If you can speak of Armando Iannucci’s HBO series Veep and his 2009 movie In the Loop as following a formula in the midst of their flirtations with anarchy—their situations engineered to spin out of control, taking the improvisational performances with them—then you might say that he practices the old knaves-and-fools dialectic: portraying political animals as either skilled, self-involved brutes or bumbling, self-involved imbeciles, but mutually dependent and, in both cases, terrifyingly foul-mouthed. To provide enabling space for this bad behavior, Iannucci also interposes a smattering of middle terms: characters who are reasonably competent and responsible (like you, in other words) but fallible enough to compromise themselves or be fouled up by idiots—and also terrifyingly foul-mouthed.
Having put this formula to work with present-day situations and fictitious characters in his earlier dark comedies, Iannucci now applies it for the first time to a historical incident, involving much higher stakes and a roster of more or less real figures from 1953, including Nikita Khrushchev (Steve Buscemi), Lavrentiy Beria (Simon Russell Beale), Georgy Malenkov (Jeffrey Tambor), and Vyacheslav Molotov (Michael Palin). These are the knaves and fools who party like frat boys, play practical jokes with their food, and tell raucous, blood-drenched stories over dinner to amuse the title monster (Adrian McLoughlin) in The Death of Stalin.
Shot—I mean, photographed—in a steadier and more deep-hued style than In the Loop, with scenes recorded amid significantly more elaborate settings, The Death of Stalin takes a stab—I mean, makes an effort—at conveying the gravity of its subject through an early montage of MVD arrests, interrogations, and murders. To an agitation of Tchaikovsky on the soundtrack, bulbous sedans roar through the dead of night, sick-faced sons point to the rooms where their fathers are hiding, and, in the background, bodies thud and tumble down staircases. Multiply by a thousand, the montage suggests—by a million. I have seen more dreadful dramatizations of Stalin and Beria’s reign of terror, but I credit Iannucci with presenting this version straight. The trick, though, in keeping with the formula, is to veer back and forth without transition between different types of brutality: on one side tortures and killings, and on the other blatant slapstick.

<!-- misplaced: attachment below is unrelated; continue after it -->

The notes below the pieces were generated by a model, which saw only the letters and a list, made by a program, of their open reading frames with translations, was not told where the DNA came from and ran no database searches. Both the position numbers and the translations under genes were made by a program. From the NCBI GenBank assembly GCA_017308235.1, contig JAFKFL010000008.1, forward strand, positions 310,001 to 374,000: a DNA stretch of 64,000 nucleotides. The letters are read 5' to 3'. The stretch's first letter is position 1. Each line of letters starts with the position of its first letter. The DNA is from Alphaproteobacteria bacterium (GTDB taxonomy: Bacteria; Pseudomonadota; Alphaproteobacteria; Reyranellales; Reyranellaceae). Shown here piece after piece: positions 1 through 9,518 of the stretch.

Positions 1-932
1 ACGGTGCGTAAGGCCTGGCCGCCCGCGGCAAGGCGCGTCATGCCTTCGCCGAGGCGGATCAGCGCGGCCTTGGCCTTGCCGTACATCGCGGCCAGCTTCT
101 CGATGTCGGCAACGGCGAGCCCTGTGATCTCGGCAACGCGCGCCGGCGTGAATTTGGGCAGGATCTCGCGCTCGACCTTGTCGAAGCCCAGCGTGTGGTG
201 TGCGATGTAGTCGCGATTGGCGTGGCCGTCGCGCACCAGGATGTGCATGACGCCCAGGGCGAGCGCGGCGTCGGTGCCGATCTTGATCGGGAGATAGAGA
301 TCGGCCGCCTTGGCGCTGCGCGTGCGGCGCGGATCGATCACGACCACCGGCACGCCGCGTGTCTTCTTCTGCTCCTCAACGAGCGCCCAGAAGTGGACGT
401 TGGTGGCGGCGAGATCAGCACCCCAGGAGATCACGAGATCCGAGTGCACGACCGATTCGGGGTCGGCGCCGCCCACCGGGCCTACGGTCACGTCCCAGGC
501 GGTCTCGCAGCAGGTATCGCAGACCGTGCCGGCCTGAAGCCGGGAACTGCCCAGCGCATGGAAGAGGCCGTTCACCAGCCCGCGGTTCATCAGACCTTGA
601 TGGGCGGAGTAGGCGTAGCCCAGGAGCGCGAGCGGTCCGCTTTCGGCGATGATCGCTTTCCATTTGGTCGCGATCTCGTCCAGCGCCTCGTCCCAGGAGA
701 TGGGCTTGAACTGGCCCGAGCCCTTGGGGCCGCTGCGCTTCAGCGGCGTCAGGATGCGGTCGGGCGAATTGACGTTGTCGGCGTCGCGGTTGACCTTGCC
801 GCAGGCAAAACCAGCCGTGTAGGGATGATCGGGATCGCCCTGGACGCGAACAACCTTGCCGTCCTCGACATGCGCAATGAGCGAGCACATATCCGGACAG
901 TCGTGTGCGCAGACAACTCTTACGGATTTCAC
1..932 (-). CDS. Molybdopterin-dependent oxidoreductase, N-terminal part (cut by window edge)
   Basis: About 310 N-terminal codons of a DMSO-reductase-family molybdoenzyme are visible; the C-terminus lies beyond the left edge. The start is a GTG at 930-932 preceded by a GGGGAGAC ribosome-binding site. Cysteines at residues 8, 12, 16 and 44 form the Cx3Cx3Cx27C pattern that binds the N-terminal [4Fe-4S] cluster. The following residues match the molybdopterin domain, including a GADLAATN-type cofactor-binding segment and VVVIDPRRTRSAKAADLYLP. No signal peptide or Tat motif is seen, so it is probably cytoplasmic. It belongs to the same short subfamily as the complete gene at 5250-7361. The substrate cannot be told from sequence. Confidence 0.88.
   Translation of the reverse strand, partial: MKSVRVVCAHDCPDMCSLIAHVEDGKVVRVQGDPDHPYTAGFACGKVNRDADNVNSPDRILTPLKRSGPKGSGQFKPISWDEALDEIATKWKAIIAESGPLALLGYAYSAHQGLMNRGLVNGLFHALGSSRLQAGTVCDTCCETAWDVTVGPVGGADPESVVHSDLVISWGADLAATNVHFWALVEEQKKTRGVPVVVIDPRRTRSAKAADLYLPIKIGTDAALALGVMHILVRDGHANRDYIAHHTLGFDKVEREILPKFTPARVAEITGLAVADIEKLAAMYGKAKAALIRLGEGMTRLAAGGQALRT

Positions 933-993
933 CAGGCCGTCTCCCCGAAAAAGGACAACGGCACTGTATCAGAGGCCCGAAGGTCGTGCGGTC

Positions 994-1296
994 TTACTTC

Iannucci sets the tone by opening in an ornate concert hall, where the musicians onstage are performing an achingly beautiful piano concerto by Mozart, while in the Radio Moscow broadcast booth the engineers are falling over themselves in panic and casting aspersions like mud pies, because Stalin himself has phoned and they don’t know what he wants. You detect a whiff of proud, strained, despairingly useless artistic culture, expelled like stale air from the Soviet balloon that Iannucci has just popped. Before long, the conductor will knock himself cold with a pratfall—that’s how scared he is of Stalin—while the chief radio engineer, forced by a whim of the General Secretary’s to repeat the performance, informs the audience that they are not going home. They will stay, listen again, and applaud. At which instruction, before so much as another note has been played, the music lovers dutifully begin clapping—and, just to make sure, rise to their feet.
So we see the complicity between knaves and fools, the bond between victimizers and victims, which also plays out among the film’s principal characters: the members of the Central Committee. The purest knave among them (apart from the title corpse) is Beria, portrayed by Beale with the rotund, pince-nezed suavity of a man who can be utterly reassuring, even genial, in the breath before he orders a woman to be shot in front of her husband. Except for suffering a grisly demise (spoiler alert!), Beria is too vicious to be subjected to slapstick—unlike the Central Committee’s purest fool, Malenkov, whose characterization by Tambor is one long comic indignity of owlish blinks, jowl-shaking stammers, whinnies of inappropriate laughter, and vain adjustments to his dubious hair. Not surprisingly, Malenkov is among the first to make the error, when kneeling beside Stalin’s unconscious form, of dipping his trouser legs into a puddle of urine.